What is “Once In, Always In”?
“Once In Always In” (OIAI) is a phrase used in a May 16, 1995 memo signed by John Seitz, then Director of the U.S. Environmental Protection Agency (EPA) Office of Air Quality Planning and Standards (OAQPS). At that time, EPA had just begun promulgating the first 40 CFR Part 63 National Emission Standards for Hazardous Air Pollutants (NESHAPs) as directed by the 1990 Amendments to the Clean Air Act. The Hazardous Organic NESHAP, also known as the HON, had been promulgated the year before (for the Synthetic Organic Chemical Manufacturing Industry); other standards had also been recently promulgated or were in the works. EPA issued several policy memos during this time period in response to questions from the regulated community about implementation of the rules and programs mandated by the 1990 Amendments.
For purposes of Section 112 of the Clean Air Act (CAA) and the Part 63 NESHAPs, major sources are those that have the potential to emit 10 tons per year or more of any single hazardous air pollutant, or 25 tons per year or more of any combination of hazardous air pollutants. Area sources have potential emissions below those thresholds and are subject to less stringent requirements than major sources; certain types of area sources are not subject to any requirements. (See our online NESHAPs Source Categories Table for a list of industry categories subject to major and area source requirements, at https://www.trinityconsultants.com/news/federal/40-cfr-part-63-neshaps.) In the memo that put the OIAI policy in place, titled “Potential to Emit for MACT Standards - Guidance on Timing Issues,” Mr. Seitz asserted the following:
- Existing major sources must either:
- Comply with applicable major source MACT (Maximum Achievable Control Technology)standards, or
- Obtain and comply with federally enforceable limits to bring them below major source thresholds for hazardous air pollutants (HAPs) prior to the first compliance date associated with a substantive regulatory requirement in the major source MACT standard.
- New major sources must either:
- Comply with applicable major source MACT standards, or
- Obtain and comply with federally enforceable limits to bring them below major source thresholds for HAPs prior to the promulgation date of the major source MACT standard or startup, whichever is later.
- Sources that are required to comply with major source MACT standards due to the choice made in the aforementioned situations are required to permanently comply with that MACT standard (Once In, Always In). The stated rationale in the 1995 memo was to prevent facilities from “backsliding” from MACT control levels through obtaining potential to emit limits and increasing emissions up to just below the major source threshold.
- Sources that are required to comply with major source MACT standards will be required to obtain a Title V Part 70 operating permit.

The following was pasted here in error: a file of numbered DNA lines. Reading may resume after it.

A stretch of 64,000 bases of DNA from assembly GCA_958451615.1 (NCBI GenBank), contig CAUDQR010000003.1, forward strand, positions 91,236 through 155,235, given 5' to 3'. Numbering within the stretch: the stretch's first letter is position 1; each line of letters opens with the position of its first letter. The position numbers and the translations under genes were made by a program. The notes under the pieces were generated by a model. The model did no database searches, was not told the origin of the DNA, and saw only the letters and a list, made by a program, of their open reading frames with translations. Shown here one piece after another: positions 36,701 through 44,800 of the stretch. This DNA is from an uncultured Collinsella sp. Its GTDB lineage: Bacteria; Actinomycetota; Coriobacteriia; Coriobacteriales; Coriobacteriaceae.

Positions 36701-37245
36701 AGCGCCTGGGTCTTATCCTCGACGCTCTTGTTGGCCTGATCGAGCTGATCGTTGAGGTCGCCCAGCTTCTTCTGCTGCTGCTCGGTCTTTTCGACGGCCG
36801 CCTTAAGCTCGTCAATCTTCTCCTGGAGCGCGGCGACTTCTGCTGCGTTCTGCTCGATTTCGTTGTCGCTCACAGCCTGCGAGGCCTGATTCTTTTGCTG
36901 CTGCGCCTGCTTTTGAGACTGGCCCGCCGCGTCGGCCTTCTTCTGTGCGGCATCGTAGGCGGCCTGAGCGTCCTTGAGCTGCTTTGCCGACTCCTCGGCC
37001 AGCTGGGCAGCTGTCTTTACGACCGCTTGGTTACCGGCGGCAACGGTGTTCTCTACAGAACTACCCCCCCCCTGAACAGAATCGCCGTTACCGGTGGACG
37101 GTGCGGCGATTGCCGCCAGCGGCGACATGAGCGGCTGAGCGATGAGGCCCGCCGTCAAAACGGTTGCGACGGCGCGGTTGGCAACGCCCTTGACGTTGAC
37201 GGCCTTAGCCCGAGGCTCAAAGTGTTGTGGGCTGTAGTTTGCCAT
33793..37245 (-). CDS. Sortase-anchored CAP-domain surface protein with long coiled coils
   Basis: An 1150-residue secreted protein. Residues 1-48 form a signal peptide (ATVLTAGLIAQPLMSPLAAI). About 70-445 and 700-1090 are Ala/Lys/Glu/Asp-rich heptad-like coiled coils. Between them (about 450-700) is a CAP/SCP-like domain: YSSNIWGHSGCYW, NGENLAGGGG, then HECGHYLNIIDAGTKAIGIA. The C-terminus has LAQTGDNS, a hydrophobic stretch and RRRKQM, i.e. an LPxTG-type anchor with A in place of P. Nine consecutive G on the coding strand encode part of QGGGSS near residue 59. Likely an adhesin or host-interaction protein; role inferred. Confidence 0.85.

- Facilities that have sources subject to a major source MACT standard because of OIAI but that have a potential to emit (PTE) below major source thresholds for HAPs will be considered area sources for purposes of subsequently installed equipment, and subsequently promulgated MACT standards.
What has happened since the 1995 OIAI policy was released?
The OIAI policy presented companies with a number of challenges. Facilities with multiple affected sources constructed at different points in time may have some that are subject to major source MACT, while other identical units are subject to area source MACT. Consider the following example at a compressor station.
In 2010, a compressor station was a major source of HAPs and subject to the NESHAP for Stationary Reciprocating Internal Combustion Engines (Subpart ZZZZ). In 2011, three of the eight engines at the site were removed from the facility and the PTE was reduced to area source levels. In 2017, an engine was added but the facility PTE remained at area source levels. In this scenario, the five engines that were at the facility from 2011 onward are subject to major source requirements in Subpart ZZZZ and the engine added in 2017 will be subject to area source requirements in Subpart ZZZZ. The facility will have to ensure it is complying with the appropriate, but different, requirements for each engine.
Some facilities, unaware of the existence of this policy, have been subject to enforcement action due to following only the requirements as written in the NESHAPs and associated General Provisions (40 CFR 63 Subpart A). Additionally, some facilities not only have continued to be subject to major source MACT when their potential emissions are below major source thresholds, but also have become subject to more stringent standards when the NESHAP is revised.
In 2002, a gas plant was a major source of HAPs and subject to the NESHAP for Oil and Natural Gas Production Facilities (Subpart HH). In 2010, that facility removed two engines and became an area source of HAPs, but remained subject to major source MACT for Subpart HH. In 2012, EPA revised the leak definition in Subpart HH for valves from 10,000 ppm to 500 ppm. Thus the facility was subject not only to major source MACT, but also to a more stringent leak definition even though it was an area source at the time the standard was revised.